The northern end of the Bay of Bengal could be at risk of giant earthquakes and tsunamis in the coming decades, an Australian study concludes.
Thousands of people lost their lives in the December 2004 tsunami
Such events have been thought unlikely there, in contrast to the area further south where the 2004 tsunami began.
But the new work, published in the journal Nature, has found "compelling evidence" for tsunami-triggering earthquake activity to the north.
Geologists have said this warning should be taken "very seriously".
The area is densely populated, and more than a million of people could potentially be at risk.
The magnitude 9.2 earthquake that struck off the Sumatran coast on 26 December 2004 and the tsunami it generated killed thousands of people and left millions homeless.
It stemmed from a geological area known as a subduction zone.
Here, part of the Indian/Australian tectonic plate was slowly burrowing beneath a component of the Eurasian plate.
This created stresses in the upper plate, which were violently released in the form of a "locked-thrust fault" earthquake as it sprung back up, which in turn triggered the tsunami.
Since then, another stress point has been identified to the east of the 2004 epicentre, but the subduction zone further north along the Myanmar coast was thought to be of little concern.
Now, Phil Cummins, lead author on the Nature paper and a geologist at Geoscience Australia, believes this is not the case.
He said: "I reviewed the geological literature and found the evidence for a lack of tectonic activity along the Myanmar coast was not compelling."
Recent GPS data, he said, suggested that the plate boundary was at sea in this area, hidden below thick layers of sediment.
Dr Cummins added: "Although these GPS measurements are sparse, these show that there is active deformation near the Myanmar coast that is consistent with a locked thrust-fault offshore, which is the type needed to generate tsunami."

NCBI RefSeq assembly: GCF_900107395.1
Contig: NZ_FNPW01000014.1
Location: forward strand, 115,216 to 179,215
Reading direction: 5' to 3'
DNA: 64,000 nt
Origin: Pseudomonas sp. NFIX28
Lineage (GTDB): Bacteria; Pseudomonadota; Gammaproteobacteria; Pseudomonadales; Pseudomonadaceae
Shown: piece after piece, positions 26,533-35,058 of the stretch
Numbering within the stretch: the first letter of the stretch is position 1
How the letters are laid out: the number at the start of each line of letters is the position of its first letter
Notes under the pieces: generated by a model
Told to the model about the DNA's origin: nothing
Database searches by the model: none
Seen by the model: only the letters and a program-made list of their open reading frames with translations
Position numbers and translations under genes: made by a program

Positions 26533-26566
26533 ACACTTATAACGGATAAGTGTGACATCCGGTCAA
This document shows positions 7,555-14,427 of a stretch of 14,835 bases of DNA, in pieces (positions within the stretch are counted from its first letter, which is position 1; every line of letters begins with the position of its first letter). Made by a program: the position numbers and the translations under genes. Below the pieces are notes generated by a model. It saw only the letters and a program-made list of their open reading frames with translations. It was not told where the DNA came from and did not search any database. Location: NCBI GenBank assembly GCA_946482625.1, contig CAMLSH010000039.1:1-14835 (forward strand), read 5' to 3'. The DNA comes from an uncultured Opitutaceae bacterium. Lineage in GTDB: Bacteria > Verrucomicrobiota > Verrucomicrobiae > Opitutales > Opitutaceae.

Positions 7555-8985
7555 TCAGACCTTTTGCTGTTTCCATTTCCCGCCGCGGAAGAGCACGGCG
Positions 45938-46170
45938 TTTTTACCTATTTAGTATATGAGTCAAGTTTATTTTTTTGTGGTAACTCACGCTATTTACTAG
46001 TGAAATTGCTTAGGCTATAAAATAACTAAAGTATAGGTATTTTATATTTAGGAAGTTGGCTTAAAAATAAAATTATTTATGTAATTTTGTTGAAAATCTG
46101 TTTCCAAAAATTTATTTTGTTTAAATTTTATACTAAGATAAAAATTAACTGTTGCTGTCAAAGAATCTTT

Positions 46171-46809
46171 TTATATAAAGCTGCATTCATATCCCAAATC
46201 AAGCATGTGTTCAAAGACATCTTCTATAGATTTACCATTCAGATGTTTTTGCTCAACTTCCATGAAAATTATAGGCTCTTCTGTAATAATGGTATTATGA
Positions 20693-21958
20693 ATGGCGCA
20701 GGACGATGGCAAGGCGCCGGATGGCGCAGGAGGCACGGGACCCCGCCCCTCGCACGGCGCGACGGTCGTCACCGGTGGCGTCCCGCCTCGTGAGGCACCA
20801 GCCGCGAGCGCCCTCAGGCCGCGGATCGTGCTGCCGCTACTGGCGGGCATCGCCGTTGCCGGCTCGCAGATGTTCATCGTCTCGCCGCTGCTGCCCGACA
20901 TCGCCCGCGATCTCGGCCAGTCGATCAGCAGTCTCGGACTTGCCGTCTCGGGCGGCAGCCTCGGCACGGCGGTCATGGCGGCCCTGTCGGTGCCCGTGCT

The geologist also looked at accounts of an earthquake that occurred in the area in 1762, which wrenched up parts of the coast by between 3-7m.
A computer simulation shows the havoc a tsunami could wreak
His computer simulation of the quake, which he believes would have measured magnitude 8.8, showed that a similar event today would have significant impacts.
"Such an earthquake would generate a large tsunami that could have a pronounced impact on the Chittagong coast and the Ganges delta," he said.
"The latter region is home to 60 million people living within just 10m of sea level."
Meanwhile, the quake itself could cause major damage to the region's largest cities, Calcutta and Dhaka. Overall, the simulation suggested that more than a million lives could be at risk.
Professor Richard Arculus, from Australian National University (ANU) in Canberra, said: "Phil Cummins' warnings should be taken very seriously.
"A few months before the devastating earthquake and accompanying tsunami triggered off northern Sumatra in late 2004, Phil Cummins published a perceptive analysis of historic events of this nature in the region.
"He warned that countries bordering the Indian Ocean, including the northern coast of Australia, were at significant risk, and the lack of a tsunami warning system analogous to that deployed in the Pacific was a serious issue.
"So his credibility with respect to tsunamigenic earthquakes is established."
Kevin McCue, a professor at Central Queensland University (CQU), added: "The message is alarming, perhaps justifiably, given the unexpected disaster that followed the great Sumatran earthquake and tsunami of 2004, a disaster of local, regional and global reach."
But he added: "Disaster planners might need more information than is given in the paper, particularly some quantitative measure of uncertainties in the science."
Phil Cummins agrees that more work is needed to confirm his analysis, and suggests this should take place before any drastic mitigation measures are considered.